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Abstract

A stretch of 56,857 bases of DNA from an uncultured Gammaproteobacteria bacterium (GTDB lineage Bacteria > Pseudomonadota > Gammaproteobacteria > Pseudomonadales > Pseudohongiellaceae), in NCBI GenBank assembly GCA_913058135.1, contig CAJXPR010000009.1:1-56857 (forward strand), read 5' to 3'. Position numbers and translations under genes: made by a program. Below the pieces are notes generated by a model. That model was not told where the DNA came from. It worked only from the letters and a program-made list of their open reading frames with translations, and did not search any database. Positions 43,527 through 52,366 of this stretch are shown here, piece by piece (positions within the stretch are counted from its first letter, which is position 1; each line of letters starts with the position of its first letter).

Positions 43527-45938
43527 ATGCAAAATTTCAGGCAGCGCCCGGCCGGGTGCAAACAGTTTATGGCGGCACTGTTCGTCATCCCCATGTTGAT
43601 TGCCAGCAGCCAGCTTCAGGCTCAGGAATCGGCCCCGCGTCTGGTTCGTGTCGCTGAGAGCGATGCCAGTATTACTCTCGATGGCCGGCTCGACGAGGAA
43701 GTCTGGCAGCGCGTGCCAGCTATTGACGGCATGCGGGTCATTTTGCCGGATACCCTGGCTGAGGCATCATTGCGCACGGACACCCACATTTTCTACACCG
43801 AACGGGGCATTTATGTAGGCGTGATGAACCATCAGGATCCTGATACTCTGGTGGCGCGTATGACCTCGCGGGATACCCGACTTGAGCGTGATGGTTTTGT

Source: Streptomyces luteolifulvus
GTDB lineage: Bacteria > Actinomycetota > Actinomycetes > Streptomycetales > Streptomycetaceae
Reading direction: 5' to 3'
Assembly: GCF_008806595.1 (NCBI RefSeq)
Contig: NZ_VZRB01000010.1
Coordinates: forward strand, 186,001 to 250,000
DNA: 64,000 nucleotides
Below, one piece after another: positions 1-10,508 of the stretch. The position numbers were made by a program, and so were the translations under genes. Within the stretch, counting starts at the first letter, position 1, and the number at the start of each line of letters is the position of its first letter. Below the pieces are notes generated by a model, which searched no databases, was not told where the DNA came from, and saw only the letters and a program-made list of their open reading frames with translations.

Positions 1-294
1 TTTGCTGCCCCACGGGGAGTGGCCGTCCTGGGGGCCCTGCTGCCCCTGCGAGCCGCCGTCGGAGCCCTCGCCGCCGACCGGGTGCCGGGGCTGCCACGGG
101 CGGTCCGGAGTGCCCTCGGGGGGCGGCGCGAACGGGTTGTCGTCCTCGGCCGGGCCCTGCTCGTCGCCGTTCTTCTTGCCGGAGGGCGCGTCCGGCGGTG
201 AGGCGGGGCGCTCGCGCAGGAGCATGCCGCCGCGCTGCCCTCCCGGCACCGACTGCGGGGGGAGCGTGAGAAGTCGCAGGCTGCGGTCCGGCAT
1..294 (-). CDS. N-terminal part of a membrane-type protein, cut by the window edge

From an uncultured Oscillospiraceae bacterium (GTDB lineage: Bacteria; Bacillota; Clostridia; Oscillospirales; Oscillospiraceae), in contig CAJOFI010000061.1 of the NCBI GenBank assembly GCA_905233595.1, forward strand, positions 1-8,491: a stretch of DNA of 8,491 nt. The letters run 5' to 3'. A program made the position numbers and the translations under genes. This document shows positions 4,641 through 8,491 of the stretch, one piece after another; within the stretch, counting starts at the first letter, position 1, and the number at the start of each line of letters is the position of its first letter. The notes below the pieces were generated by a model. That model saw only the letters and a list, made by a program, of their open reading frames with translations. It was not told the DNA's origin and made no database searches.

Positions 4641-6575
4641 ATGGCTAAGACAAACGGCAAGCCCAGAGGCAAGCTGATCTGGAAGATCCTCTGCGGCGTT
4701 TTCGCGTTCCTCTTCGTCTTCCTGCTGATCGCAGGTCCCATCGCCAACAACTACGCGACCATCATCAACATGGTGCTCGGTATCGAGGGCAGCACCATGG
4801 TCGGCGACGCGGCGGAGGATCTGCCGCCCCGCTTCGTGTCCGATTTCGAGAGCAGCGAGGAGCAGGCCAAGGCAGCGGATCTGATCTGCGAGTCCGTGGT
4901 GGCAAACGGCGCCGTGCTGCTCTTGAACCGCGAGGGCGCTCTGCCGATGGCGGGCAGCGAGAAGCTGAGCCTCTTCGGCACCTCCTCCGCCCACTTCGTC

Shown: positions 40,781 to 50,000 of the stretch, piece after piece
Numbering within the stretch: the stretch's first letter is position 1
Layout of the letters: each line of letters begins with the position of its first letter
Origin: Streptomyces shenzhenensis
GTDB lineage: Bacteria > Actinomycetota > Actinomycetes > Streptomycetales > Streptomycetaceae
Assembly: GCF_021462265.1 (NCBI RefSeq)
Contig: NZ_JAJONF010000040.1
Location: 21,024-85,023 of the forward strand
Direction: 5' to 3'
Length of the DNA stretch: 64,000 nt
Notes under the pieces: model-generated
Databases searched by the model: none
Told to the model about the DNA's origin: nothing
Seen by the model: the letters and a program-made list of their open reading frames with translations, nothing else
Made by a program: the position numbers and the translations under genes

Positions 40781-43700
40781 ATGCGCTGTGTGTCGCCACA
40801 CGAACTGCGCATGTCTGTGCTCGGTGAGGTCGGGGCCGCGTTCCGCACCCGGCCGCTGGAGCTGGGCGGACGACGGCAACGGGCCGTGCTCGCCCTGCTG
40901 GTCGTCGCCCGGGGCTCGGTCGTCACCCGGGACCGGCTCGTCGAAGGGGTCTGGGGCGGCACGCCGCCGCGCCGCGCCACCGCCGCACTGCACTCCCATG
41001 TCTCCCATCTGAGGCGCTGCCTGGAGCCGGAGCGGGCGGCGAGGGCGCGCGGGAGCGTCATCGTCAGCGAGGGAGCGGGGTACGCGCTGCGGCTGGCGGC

In 1845, Ireland's potato crop was struck by a devastating potato disease that killed Ireland’s crop caused devastation for seven years and led to mass starvation and emigration from the country. The cause of the potato destruction was a fungus-like plant pathogen. There are several theories about the origin of the disease and the source of the 19th century outbreaks. We use historical documents contemporary to that time to investigate spatial information that might inform these mysteries. We present methodologies for automatically extracting information from these voluminous data sources. We identify and map geographic locations that are proximate in the text to key terms related to potato blight. Data sources include agricultural documents with extensive discussions of crop yields and failures, seed export and import, and weather conditions, along with location names. We apply natural language processing tools and geoparsing to automate text mining of the data within narrative passages. We couple these to mine the relationships between locations and reports of potato disease. Results are displayed in an interactive Web mapping tool for users to spatially explore the pertinent data for trends in the emergence of 19th century late blight.

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